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Protests see Hong Kong market tumble

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29/09/2014
Protests in Hong Kong caused the country's stock market to tumble today, while sharp drops in its currency forced the country's monetary authority to announce emergency measures to provide support.

Thousands lined the streets of Hong Kong over the weekend to protest against the planned changes to the way its democratic elections work, with police using tear gas and pepper spray against them, according to reports.

As a result of the unrest, the Hong Kong Hang Seng index tumbled as much as 2.3 per cent overnight to 23,148 – a two-month low – while the Hong Kong dollar also reached a six-month low against the US dollar.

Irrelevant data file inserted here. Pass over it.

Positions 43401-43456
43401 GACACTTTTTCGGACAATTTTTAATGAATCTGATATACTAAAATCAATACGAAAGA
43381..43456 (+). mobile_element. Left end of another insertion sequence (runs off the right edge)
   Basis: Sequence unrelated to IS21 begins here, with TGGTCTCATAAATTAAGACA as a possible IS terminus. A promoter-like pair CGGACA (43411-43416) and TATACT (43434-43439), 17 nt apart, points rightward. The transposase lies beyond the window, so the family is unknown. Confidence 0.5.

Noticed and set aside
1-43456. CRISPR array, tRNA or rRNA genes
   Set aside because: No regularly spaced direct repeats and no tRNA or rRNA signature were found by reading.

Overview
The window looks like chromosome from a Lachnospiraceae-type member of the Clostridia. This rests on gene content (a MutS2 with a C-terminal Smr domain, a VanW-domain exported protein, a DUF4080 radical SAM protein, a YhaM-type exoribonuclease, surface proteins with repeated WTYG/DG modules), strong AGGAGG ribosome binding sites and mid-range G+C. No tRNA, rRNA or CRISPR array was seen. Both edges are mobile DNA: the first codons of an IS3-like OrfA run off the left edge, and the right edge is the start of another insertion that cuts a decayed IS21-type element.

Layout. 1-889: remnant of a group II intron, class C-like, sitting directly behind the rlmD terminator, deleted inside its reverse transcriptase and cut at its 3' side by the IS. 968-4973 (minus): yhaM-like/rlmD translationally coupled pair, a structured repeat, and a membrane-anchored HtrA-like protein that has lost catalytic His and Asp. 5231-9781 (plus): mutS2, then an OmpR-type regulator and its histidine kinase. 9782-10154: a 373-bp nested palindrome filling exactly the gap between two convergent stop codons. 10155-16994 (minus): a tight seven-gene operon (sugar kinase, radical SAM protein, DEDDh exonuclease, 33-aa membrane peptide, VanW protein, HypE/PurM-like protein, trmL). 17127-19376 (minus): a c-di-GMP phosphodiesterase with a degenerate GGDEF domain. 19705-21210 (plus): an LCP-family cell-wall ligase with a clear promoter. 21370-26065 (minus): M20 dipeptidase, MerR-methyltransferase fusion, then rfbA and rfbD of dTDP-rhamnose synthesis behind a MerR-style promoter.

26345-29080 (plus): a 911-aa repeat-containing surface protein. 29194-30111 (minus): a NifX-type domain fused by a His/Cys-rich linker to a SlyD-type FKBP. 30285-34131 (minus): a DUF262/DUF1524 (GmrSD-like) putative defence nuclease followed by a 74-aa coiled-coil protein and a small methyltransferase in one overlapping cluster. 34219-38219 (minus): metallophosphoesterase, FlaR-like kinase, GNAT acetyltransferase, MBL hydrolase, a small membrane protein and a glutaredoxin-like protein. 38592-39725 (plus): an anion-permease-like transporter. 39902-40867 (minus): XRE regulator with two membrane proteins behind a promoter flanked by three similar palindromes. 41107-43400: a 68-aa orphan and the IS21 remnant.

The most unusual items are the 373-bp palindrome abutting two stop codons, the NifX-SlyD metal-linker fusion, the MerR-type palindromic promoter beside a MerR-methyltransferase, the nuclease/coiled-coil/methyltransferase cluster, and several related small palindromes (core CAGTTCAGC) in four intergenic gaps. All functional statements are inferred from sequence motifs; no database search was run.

The protests have forced some 17 banks to announce the closure of 36 branches, while the Hong Kong Monetary Authority has issued an emergency contingency plan to ensure smooth markets. 

In a statement, the organisation said: “The Hong Kong interbank markets will function normally today. The Currency Board mechanism will also function normally to maintain the stability of the Hong Kong dollar exchange rate. The HKMA will also inject liquidity into the banking system as and when necessary under the established mechanism.”

Elsewhere, the Shanghai Composite Index was up 0.1 per cent to 2,351 while the Nikkei 225 was up 0.5 per cent to 16,310. 

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